Shedding light on a new task

11th November 1994 at 00:00
How many science teachers does it take to change a light bulb?

One - but science teachers cannot operate safely and efficiently without the support of a qualified, fully-trained, full-time laboratory assistant. A prep room (with a 13amp socket and an electric kettle) is also a necessity.

English teachers?

Several - one to change the light bulb and the rest to form a group to work collaboratively on the light bulb poem and a protest letter to the Secretary of State for Education pointing out how many lights have gone out since the abolition of 100 per cent coursework.

Drama teachers?

Two - one to change the light bulb and one to be the light bulb.

Technology teachers - previously Design Realisation (metal) teachers?

Sorry Squire, we only do toffee-hammers. Try woodwork.

Technology teachers - previously Design Realisation (wood) teachers?

No can do, but we can knock you up a nice table lamp.

Technology teachers?

When the Government finally decides what technology is and trains some technology teachers, we will be able to assess their light bulb changing competency and determine the appropriate quota of teachers per light bulb.

PE teachers?

One, who will not only change the light bulb but make sure it has a shower as well.

Headteachers?

One, because the law requires them to single-handedly change everything constantly and, anyway, they've got The Head's Legal Guide to stand on.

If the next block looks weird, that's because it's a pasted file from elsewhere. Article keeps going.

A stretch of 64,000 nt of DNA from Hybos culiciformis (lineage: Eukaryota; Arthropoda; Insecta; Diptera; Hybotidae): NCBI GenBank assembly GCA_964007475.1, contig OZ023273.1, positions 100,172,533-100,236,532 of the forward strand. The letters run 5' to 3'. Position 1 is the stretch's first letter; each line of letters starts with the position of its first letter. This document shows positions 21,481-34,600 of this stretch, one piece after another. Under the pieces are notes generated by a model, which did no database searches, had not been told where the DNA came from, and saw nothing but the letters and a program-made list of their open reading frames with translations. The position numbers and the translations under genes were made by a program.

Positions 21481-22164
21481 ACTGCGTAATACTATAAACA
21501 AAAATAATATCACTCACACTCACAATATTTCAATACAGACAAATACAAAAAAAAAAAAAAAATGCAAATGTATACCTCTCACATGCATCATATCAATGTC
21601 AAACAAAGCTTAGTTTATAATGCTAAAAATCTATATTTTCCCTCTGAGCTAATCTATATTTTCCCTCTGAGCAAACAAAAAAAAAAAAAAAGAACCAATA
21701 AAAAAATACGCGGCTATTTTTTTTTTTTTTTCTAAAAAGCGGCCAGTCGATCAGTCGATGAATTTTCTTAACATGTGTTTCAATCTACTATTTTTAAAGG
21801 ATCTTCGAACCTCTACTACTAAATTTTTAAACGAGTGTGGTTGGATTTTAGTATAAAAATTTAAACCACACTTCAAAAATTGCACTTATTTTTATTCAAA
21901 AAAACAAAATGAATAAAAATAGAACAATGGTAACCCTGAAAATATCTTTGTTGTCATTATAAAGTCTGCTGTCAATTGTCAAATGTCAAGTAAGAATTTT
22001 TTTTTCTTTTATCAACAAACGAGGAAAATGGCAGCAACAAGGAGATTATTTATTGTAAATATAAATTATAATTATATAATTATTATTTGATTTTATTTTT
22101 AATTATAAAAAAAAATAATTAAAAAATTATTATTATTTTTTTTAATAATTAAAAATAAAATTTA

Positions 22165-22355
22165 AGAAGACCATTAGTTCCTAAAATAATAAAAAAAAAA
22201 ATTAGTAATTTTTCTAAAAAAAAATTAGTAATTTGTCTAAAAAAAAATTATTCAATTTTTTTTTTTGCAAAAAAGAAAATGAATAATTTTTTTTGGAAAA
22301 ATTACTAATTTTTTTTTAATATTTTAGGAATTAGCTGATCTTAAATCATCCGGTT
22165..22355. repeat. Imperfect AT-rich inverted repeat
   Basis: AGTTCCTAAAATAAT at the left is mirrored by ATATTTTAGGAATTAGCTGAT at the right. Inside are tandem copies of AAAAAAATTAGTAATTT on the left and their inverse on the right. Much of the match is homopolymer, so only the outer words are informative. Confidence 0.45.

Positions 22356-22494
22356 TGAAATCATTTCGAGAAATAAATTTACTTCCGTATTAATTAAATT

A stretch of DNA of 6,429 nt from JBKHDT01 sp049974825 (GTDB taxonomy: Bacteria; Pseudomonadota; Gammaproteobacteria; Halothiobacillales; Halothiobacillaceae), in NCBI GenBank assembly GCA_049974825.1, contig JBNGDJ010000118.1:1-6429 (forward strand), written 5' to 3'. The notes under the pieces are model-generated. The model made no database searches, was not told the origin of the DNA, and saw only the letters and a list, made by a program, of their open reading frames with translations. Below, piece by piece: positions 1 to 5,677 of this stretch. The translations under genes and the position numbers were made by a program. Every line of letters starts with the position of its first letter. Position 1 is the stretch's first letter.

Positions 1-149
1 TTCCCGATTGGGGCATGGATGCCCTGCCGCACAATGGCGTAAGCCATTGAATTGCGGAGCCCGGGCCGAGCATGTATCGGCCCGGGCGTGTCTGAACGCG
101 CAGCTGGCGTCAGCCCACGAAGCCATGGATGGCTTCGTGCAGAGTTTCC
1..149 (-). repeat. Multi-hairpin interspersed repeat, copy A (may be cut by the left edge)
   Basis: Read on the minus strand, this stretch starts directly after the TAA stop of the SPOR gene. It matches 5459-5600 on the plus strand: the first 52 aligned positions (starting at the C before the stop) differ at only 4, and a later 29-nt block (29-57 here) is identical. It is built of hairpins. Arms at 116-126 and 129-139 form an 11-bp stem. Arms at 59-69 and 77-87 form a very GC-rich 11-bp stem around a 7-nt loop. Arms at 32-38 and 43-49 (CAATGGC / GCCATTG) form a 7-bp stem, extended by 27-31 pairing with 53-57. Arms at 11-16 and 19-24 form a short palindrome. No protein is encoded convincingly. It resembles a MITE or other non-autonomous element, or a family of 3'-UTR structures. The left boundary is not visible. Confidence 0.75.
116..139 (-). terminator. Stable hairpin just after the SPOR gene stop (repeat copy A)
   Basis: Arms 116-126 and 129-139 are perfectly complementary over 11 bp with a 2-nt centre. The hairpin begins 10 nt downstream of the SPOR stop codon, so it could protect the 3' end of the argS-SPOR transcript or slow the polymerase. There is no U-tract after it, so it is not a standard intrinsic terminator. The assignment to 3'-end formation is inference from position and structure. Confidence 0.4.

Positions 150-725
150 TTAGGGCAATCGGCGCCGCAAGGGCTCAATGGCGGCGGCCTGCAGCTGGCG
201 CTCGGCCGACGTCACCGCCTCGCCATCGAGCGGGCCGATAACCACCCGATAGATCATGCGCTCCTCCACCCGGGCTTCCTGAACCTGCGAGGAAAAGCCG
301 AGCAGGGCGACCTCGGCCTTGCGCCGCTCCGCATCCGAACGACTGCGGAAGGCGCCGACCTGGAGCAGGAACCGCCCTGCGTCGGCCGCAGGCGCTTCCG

Educational psychologists?

They do not change light bulbs. They would be only too happy to train you to change a light bulb, but unfortunately they do not have the time, owing to the enormous number of statutory duties which they are obliged to undertake, and the great shortage of educational psychologists.

OFSTED inspectors?

An OFSTED inspector has only to stick a pin in the school's name and defective light bulbs immediately start working again while the staff get to work devising policies on lighting, bulbs, switches, cable, and (because they know that phonics are the key to all the mysteries of the universe) each of the letters "l", "i", "g", "h", "t".

Educational consultants?

As many as you can afford, but at least one who specialises in the management of change.

Counsellors?

Perhaps we could begin by asking if the light bulb really wants to change.

Phil Taylor is head of South Manchester High School.

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